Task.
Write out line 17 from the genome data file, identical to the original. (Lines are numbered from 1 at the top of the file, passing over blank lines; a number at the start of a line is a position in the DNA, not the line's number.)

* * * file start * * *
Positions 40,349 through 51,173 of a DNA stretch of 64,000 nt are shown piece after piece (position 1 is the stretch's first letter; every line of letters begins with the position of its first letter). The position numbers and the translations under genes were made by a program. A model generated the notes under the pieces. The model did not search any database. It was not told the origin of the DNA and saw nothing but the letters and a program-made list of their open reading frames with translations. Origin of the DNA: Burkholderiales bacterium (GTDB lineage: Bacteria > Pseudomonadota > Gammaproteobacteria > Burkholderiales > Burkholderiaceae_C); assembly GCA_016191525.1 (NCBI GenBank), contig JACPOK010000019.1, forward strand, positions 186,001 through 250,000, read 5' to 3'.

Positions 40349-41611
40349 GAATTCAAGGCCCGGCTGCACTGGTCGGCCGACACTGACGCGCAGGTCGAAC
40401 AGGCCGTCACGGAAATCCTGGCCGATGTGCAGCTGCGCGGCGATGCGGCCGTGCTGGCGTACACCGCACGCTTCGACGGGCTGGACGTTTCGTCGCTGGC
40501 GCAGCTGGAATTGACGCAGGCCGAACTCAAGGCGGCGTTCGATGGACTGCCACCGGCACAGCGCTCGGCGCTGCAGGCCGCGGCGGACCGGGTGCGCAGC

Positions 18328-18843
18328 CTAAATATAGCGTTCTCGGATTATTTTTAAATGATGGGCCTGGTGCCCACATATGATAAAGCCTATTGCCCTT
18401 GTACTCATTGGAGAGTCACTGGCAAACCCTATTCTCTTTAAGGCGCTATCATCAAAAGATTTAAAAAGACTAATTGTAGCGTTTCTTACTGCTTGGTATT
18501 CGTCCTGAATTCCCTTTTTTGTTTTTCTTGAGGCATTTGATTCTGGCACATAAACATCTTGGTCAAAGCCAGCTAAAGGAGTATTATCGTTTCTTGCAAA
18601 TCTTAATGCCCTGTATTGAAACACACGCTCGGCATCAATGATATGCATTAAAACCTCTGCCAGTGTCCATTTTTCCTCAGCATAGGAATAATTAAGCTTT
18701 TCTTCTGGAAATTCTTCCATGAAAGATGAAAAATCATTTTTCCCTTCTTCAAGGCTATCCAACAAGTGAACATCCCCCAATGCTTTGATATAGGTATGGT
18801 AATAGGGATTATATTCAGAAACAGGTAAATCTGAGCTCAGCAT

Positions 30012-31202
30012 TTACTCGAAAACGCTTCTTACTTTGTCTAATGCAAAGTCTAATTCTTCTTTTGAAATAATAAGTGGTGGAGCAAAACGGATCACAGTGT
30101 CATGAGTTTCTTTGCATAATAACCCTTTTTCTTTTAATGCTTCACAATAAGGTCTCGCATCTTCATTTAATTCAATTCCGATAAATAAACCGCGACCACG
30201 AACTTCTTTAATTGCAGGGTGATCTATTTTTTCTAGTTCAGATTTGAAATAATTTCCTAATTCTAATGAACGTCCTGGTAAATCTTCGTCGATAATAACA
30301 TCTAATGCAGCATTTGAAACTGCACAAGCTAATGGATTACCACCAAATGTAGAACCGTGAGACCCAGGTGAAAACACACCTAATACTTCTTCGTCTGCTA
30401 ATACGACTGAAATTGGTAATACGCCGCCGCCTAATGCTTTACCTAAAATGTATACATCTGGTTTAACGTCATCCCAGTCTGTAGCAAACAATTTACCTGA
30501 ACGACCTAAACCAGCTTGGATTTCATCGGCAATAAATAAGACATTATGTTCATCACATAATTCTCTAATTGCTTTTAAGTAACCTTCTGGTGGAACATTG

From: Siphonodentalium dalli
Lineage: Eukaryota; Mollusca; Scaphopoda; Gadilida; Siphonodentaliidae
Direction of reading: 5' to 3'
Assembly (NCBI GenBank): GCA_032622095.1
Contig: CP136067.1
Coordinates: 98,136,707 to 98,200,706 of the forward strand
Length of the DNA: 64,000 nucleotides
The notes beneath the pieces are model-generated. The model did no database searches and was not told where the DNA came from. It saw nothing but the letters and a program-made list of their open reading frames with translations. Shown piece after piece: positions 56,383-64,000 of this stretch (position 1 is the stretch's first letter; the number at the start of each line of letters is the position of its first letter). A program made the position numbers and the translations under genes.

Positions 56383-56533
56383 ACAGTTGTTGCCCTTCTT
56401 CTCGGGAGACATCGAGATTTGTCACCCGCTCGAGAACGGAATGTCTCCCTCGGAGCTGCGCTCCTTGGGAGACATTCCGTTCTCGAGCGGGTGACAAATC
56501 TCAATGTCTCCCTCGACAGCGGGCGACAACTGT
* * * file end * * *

30301 TCTAATGCAGCATTTGAAACTGCACAAGCTAATGGATTACCACCAAATGTAGAACCGTGAGACCCAGGTGAAAACACACCTAATACTTCTTCGTCTGCTA